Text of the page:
1. States have always had the right to invalidate (portions of) contracts they think are against public interest.

      Which is to say, it isn’t unique to California that not all contracts are valid.

      1. Sure they have the right to do it. That, however, doesn’t make it right. And supporting their right to do it here is completely inconsistent with reason’s position on invalidating every other contract. So why is this different?

        1. Shooting from the hip?

          Because it’s a law/policy that better empowers individuals to profit from their own labor, and reduces economically-unwise coercion.

          Sort of like how California invalidating no-compete contracts makes it easier for folks to move from a bad job to a good job, and means companies have to actually try to make folks want to work for them, and can’t coerce folks into staying (because they can’t get a decent job for two years if they leave).

          1. That is complete bullshit. You think it better empowers people but they don’t or they would have never signed the contracts. The assumption behind your argument is that people are not capable of knowing what is best for them and the government needs to step in and cancel contracts that are voluntarily entered if it feels the terms are not in the person’s best interests.

            There are two sides to every issue. You think those noncompete clauses are bad but the employters didn’t. It is part of the compensation they get in return for paying their employees. You want to make it easier for employees to break a contract and walk away, you are then making it harder for employers to hire and train people because they have to assume the risk of them leaving. Non compete clauses enable employees to pay to train their workers. Get rid of those and employers will stop doing that. Why pay to train someone when you know they are going to quit and go somewhere else before they give you enough value back to justify the training?

            You are not helping freedom here. You are just restricting freedom and telling people they can’t enter into contracts that you don’t think are in their best interest.

            1. This is true. Not only is nobody making them go to these (or any) colleges, but even as college students, nobody is making them play in intercollegiate competition rather than turning pro. I see nothing fundamentally wrong with NCAA’s trying to maintain amateur competition, although it may be rather silly for them to try to keep doing that in the present milieu.

              1. “NCAA’s trying to maintain amateur competition.”

                They are the farm league for the pros.

                I’m no Lois Lerner and I’m not a fan of the IRS or progressive tax systems, but I’m sure the IRS has fairly well defined definitions of income, to include in-kind payments and donations. If scholarships are exempt or not is subject to change on a whim.

                As far as the talent monetizing themselves, that also is answered in the same place. Being a student or athlete has no relevance to income and taxes.

            2. Yes, we know you only believe that coercion is wrong when it’s poor people doing it.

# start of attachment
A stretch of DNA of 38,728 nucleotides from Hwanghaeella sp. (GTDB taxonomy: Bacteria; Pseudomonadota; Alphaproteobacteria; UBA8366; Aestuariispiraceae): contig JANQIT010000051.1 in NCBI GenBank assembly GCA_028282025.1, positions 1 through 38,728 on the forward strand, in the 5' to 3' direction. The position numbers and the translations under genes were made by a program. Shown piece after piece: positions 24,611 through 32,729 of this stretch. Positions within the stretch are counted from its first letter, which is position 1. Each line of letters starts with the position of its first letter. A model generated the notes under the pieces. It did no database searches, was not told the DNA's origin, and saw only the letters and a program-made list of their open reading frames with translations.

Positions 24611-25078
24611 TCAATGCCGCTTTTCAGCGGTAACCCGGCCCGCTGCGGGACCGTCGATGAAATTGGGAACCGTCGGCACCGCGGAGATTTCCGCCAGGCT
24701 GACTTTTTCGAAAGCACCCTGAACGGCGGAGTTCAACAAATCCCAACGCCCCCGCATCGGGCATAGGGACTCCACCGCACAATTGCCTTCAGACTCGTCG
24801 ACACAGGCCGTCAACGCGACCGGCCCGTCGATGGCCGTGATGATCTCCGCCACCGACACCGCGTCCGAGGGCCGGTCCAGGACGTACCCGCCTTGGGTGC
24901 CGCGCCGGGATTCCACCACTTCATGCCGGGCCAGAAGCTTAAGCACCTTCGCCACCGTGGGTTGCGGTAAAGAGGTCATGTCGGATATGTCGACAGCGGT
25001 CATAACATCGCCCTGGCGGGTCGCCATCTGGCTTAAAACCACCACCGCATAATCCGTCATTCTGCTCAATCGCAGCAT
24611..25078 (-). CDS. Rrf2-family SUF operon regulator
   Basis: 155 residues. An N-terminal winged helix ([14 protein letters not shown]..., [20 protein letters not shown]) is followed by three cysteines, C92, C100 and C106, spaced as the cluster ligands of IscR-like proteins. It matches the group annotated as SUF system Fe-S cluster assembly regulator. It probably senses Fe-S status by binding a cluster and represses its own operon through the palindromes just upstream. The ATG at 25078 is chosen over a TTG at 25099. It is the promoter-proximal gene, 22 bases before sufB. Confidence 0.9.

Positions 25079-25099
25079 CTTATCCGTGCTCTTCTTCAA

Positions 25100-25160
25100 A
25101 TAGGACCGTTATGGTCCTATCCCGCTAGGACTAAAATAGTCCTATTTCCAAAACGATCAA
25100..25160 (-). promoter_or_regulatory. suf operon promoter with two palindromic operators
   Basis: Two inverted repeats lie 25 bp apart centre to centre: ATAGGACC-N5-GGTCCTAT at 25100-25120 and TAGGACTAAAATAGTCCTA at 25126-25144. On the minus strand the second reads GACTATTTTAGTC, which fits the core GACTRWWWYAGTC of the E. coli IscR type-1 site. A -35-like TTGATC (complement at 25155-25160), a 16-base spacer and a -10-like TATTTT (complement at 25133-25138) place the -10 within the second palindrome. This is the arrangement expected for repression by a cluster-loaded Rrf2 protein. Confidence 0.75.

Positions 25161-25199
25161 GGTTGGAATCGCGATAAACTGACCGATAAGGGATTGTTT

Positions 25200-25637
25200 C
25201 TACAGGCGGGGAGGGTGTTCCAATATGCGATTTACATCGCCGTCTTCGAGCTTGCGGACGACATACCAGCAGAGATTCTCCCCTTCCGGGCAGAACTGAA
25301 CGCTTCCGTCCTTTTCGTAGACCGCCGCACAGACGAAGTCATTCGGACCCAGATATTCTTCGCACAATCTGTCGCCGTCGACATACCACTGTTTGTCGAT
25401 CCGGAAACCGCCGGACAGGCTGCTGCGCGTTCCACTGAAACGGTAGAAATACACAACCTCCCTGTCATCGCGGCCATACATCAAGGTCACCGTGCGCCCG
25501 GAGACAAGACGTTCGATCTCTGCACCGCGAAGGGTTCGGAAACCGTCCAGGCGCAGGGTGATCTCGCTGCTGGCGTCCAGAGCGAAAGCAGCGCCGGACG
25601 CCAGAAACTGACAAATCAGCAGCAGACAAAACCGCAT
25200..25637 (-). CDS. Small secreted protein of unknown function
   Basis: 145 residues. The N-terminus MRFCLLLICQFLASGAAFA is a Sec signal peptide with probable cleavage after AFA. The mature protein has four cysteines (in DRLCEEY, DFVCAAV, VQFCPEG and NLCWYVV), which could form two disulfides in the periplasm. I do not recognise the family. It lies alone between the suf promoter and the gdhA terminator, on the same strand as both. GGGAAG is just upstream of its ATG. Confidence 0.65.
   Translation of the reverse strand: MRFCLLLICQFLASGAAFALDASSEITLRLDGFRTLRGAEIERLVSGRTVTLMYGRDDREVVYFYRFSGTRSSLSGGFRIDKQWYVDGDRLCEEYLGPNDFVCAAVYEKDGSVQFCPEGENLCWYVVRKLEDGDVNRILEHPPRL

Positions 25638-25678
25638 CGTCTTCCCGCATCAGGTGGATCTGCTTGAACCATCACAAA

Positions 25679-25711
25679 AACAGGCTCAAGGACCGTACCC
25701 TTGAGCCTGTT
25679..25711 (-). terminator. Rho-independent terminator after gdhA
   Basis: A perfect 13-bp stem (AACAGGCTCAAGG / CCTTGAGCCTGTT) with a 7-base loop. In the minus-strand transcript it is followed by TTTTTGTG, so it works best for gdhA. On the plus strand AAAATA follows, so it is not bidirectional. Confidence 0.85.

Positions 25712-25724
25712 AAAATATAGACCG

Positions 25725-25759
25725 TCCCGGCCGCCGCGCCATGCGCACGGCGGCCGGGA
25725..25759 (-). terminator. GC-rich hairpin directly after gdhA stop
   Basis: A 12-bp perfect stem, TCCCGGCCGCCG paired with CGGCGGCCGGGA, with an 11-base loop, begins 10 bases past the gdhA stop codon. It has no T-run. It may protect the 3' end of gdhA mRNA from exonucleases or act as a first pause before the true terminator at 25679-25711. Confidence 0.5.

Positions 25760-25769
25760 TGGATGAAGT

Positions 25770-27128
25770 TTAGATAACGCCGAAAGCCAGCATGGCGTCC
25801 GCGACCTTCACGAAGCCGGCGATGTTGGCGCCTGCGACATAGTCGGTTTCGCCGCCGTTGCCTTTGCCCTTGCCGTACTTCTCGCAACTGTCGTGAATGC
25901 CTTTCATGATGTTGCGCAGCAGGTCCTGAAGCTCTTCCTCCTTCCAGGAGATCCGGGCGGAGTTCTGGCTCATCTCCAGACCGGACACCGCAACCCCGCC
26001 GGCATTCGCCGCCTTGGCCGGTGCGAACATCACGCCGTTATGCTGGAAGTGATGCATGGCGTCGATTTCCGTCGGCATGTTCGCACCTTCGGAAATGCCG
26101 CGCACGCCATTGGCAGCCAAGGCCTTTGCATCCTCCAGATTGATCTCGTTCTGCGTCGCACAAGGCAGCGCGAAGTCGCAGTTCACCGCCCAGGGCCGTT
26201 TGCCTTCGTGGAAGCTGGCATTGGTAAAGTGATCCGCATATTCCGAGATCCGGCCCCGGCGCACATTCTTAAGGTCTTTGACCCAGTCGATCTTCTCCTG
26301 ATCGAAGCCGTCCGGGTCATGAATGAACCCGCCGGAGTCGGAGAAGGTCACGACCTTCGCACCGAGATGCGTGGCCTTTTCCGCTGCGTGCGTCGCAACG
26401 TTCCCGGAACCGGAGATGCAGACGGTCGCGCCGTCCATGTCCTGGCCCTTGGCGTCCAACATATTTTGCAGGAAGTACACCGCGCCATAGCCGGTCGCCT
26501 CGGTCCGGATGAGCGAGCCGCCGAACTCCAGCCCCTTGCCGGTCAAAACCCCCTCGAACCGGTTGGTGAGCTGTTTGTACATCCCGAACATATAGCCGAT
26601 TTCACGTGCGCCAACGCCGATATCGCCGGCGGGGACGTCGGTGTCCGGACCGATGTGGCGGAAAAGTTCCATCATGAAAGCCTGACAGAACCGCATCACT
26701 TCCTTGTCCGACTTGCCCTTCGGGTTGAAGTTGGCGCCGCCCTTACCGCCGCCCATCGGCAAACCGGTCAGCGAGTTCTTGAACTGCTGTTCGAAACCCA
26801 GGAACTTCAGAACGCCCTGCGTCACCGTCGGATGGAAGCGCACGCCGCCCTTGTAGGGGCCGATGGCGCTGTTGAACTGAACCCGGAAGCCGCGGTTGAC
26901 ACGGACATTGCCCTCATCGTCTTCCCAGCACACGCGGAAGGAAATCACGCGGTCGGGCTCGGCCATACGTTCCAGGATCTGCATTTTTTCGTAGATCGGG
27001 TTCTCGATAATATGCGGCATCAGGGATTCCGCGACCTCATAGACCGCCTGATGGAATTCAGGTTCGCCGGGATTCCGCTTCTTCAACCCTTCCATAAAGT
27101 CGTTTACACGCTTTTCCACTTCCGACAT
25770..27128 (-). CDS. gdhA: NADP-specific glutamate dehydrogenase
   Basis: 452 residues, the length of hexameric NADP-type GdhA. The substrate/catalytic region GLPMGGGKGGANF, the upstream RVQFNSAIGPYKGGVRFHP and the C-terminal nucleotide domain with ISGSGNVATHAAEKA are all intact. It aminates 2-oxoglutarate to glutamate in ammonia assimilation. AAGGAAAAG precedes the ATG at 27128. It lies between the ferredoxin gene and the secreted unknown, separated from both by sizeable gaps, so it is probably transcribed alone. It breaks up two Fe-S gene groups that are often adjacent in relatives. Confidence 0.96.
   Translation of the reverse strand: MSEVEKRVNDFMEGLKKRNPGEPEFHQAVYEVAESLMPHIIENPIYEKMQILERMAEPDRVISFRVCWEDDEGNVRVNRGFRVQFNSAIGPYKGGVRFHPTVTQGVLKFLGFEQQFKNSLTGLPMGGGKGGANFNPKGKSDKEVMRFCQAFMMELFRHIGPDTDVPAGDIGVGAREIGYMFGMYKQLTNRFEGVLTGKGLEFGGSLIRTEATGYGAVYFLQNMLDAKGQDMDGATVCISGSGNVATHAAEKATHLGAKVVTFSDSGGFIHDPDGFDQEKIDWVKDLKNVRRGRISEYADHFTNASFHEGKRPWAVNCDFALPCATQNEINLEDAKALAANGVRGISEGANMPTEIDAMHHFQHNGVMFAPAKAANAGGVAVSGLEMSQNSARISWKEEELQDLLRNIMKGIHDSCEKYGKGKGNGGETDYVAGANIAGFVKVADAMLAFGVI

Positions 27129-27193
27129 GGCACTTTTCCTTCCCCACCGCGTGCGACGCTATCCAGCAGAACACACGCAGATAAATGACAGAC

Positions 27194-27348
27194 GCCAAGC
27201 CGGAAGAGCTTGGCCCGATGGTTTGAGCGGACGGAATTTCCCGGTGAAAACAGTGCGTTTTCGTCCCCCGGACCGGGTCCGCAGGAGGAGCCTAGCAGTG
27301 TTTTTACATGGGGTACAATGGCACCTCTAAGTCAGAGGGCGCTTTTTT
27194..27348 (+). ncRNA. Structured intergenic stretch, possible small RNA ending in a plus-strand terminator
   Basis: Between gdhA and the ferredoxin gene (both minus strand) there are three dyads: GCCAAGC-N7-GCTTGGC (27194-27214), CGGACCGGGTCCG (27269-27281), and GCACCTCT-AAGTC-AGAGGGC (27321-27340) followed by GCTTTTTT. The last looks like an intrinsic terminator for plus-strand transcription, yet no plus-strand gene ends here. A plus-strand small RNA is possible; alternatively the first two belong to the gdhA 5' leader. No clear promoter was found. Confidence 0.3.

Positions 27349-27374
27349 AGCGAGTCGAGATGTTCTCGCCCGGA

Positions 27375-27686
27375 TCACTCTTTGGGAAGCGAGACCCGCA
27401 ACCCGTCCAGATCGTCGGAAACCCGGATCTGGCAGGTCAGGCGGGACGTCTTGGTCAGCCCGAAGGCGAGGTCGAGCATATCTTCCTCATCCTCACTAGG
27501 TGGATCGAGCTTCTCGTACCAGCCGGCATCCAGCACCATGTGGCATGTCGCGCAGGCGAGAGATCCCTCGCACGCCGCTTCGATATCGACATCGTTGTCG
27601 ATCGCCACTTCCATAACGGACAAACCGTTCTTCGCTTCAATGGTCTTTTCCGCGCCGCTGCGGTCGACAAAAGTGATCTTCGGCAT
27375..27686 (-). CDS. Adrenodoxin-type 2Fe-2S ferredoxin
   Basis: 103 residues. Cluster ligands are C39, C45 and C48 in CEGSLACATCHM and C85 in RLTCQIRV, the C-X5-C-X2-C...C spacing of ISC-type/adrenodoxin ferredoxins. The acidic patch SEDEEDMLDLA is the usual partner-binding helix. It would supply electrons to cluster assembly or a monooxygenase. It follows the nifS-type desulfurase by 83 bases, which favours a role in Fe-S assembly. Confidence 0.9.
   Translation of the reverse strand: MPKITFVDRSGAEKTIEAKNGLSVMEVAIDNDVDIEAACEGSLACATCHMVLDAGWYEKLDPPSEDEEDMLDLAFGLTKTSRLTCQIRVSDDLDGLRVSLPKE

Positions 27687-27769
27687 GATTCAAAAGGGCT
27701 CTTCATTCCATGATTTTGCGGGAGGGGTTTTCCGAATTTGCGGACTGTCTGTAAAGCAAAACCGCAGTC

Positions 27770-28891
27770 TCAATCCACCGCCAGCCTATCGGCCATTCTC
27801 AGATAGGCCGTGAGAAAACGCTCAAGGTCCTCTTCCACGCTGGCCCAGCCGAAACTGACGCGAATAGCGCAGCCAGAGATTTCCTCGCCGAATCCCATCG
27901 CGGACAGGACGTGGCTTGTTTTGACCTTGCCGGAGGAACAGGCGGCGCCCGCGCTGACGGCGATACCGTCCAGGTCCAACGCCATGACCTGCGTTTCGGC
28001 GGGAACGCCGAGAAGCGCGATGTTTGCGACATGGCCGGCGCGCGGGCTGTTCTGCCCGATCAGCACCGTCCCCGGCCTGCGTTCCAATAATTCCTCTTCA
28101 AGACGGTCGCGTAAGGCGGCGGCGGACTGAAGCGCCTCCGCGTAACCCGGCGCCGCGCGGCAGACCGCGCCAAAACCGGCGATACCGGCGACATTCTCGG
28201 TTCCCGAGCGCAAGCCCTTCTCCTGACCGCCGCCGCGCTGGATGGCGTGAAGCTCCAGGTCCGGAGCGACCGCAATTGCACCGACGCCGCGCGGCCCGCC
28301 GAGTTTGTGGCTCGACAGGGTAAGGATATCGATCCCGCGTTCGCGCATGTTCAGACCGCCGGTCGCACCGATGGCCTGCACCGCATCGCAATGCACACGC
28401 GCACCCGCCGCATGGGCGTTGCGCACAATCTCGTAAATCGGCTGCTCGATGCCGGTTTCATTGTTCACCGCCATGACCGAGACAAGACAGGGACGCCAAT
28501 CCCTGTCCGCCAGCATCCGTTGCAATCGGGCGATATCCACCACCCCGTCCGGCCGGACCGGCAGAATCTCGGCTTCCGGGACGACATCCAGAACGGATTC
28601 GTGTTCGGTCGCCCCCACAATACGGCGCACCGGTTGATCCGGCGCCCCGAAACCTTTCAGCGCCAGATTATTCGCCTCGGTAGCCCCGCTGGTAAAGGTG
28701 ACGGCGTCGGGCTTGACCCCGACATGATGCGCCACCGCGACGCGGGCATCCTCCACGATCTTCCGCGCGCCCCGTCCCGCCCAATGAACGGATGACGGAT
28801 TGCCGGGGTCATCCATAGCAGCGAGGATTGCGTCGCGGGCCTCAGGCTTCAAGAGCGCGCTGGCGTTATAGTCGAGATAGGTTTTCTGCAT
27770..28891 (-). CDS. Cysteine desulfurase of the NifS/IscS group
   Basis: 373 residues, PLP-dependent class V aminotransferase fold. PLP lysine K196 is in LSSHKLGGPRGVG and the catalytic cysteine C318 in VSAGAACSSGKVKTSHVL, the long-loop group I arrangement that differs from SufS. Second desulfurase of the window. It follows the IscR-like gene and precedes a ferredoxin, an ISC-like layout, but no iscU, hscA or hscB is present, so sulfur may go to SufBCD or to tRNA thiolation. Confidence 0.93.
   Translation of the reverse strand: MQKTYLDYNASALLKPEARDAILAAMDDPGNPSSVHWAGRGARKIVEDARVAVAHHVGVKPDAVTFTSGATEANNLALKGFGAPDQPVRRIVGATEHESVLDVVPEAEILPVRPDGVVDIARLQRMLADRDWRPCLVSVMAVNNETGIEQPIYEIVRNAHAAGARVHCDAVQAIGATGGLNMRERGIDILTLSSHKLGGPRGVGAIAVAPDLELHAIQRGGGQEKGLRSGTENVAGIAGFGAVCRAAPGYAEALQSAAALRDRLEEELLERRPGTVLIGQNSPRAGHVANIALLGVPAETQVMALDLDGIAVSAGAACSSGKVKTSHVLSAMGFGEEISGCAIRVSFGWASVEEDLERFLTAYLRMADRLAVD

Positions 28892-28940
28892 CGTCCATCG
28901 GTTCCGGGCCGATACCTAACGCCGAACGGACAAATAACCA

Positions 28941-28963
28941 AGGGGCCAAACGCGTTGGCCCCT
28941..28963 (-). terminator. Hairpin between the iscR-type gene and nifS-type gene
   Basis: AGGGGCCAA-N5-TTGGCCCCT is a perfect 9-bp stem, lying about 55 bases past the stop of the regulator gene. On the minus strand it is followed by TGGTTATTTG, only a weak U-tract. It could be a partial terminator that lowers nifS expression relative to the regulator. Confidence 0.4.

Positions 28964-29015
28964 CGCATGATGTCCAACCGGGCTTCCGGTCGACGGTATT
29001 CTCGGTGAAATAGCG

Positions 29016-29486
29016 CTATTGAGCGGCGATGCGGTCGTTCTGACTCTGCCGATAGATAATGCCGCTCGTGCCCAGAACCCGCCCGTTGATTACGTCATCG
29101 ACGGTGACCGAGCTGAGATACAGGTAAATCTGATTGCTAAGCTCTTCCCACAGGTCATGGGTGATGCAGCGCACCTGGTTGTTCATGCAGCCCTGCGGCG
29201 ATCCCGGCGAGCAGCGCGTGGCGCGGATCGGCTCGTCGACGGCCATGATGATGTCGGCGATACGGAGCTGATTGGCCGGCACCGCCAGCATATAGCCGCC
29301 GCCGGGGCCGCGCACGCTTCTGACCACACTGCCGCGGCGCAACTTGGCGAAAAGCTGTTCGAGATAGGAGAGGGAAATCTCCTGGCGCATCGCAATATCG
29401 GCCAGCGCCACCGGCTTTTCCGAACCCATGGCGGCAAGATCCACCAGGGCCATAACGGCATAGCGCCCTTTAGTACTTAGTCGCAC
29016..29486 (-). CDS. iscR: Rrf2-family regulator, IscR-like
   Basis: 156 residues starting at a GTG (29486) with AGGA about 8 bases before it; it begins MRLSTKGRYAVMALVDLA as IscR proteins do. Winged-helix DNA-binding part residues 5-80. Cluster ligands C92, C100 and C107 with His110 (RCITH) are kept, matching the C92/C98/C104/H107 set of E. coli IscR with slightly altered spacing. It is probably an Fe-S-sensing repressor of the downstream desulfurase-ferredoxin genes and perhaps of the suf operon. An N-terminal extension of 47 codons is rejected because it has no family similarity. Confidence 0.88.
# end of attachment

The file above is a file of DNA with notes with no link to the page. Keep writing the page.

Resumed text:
3. “The assumption behind your argument is that people are not capable of knowing what is best for them and the government needs to step in…”

              Progressive is as progressive does.

              From a libertarian perspective, even if people truly are incapable of knowing ‘their best interests’ that STILL does not justify government intervention.

              Unless we are willing to start declaring individuals incompetent on a case by case basis.

              1. Refusing a contract-based free-for-all isn’t a “progressive” thing. That’s basically an “everyone but libertarians” thing.

                1. WTF are you talking about?

      2. States have always had the right

        Nope.

    2. I think you overstate the market power of either athletes or fans in a system that has no governing body for the sport itself.

      We have governing bodies for individual sports in the US (USGA, USTA, etc) – but for team sports, where the need for a governing body is magnitudes higher, they don’t exist here. Instead the professional league cartels (MLB, NBA, NFL) collude with their feeder league cartels (MiLB, NCAA) to ensure there is no free market. And it becomes obvious when you see how few pro or semi-pro opportunities there are for those athletes in the US.

      The four main team sports really do need a governing body for the sport – akin to the football/soccer associations elsewhere – that is outside the control of any specific league or team and where the mission is similar to USGA/USTA.

      1. I don’t see how one huge national or internation cartel is an improvement over a few large ones.

        1. A governing body is not a cartel. Its mission is to grow the sport itself and in most places is composed of fans, athletes, club owners, team owners, etc. People from all sides of that sport – not just team owners-in-cartel. A governing body. Yeah – it does ‘cartel’ type stuff in setting the rules of the sport and ensuring that leagues are competitively skilled so that games themselves are competitive. Anyone who can’t see that that is a part of sports simply doesn’t understand sports.